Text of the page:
Now a leading public intellectual focused on corruption and kleptocracy, Matthew was the U.S. State Department's top Nigeria expert.
Matthew T. Page is a leading public intellectual focused on corruption and kleptocracy worldwide. In May 2023, the Putin regime banned him from entering Russia because of his anti-corruption work. An associate fellow with Chatham House in London and a non-resident scholar with the Democracy, Conflict, and Governance Program at the Carnegie Endowment for International Peace, Matthew is finishing up work on a new book--Understanding Kleptocracy (forthcoming in 2024).
Prior to 2016, Matthew served as the U.S. intelligence community’s top Nigeria expert. For more than two decades, senior policymakers at the White House, State Department, Defense Department, and in Congress have sought out his analysis on Africa’s most populous country and largest economy. His first book Nigeria: What Everyone Needs to Know (Oxford University Press, 2018) remains one of the “three books you need to understand Nigeria,” according to the Washington Post.
During his time in public service, Matthew was the senior intelligence analyst for West Africa at the Defense Intelligence Agency before joining the Africa office at Department of State’s Bureau of Intelligence and Research. Prior to that, he served as Deputy National Intelligence Officer for Africa with the National Intelligence Council and as an intelligence analyst with U.S. Marine Corps. Matthew’s public service accolades include the Intelligence Community’s National Intelligence Analysis Award, two Superior Honor Awards from the Department of State, and the Defense Intelligence Agency’s Civilian Meritorious Service Medal. He is also a recipient of the Council on Foreign Relations’ prestigious International Affairs Fellowship.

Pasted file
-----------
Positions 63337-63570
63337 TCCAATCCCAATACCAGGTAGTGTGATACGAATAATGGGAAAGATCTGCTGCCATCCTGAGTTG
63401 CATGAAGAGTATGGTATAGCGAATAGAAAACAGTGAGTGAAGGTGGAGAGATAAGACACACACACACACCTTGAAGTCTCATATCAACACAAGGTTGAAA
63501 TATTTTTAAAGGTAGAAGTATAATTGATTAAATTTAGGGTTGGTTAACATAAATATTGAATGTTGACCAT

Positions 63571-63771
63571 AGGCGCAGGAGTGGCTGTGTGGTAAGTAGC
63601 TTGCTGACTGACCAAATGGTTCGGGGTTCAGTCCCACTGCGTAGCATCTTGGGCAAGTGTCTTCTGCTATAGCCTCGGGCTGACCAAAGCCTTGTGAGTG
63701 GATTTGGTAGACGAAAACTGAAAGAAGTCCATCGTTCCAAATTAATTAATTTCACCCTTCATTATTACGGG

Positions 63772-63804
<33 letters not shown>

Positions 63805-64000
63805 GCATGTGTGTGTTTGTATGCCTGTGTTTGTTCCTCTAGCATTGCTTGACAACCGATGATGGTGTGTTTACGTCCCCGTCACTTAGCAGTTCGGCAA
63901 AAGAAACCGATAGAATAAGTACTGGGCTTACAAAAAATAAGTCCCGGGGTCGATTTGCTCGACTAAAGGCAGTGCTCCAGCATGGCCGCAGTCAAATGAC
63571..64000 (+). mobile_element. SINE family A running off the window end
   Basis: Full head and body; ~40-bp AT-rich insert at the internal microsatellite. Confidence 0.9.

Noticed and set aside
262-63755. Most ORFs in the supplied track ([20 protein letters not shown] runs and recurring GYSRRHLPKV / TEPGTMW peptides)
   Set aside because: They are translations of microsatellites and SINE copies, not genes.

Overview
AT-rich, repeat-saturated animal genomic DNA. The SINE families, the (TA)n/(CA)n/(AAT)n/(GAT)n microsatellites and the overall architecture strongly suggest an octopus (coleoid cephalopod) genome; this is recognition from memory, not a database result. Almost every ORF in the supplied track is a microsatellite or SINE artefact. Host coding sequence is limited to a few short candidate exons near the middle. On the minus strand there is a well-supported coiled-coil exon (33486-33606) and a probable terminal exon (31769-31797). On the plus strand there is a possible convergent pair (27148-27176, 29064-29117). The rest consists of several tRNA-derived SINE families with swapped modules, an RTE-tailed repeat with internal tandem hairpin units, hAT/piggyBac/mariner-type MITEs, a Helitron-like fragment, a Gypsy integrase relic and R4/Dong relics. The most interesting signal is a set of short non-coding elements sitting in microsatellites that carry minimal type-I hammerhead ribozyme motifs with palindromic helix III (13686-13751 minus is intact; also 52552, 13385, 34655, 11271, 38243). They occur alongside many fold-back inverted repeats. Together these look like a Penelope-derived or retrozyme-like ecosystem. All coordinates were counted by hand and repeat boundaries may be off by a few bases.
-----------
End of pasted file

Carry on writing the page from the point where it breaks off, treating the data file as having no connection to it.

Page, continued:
Matthew is also a longtime non-resident fellow with the Centre for Democracy and Development in Abuja, Nigeria, where he sits on the editorial board of Democracy and Development: Journal of West African Affairs. Matthew has cultivated a robust network of official, academic, civil society, and private sector contacts outside Washington and in Nigeria, where he has traveled widely over the last two decades.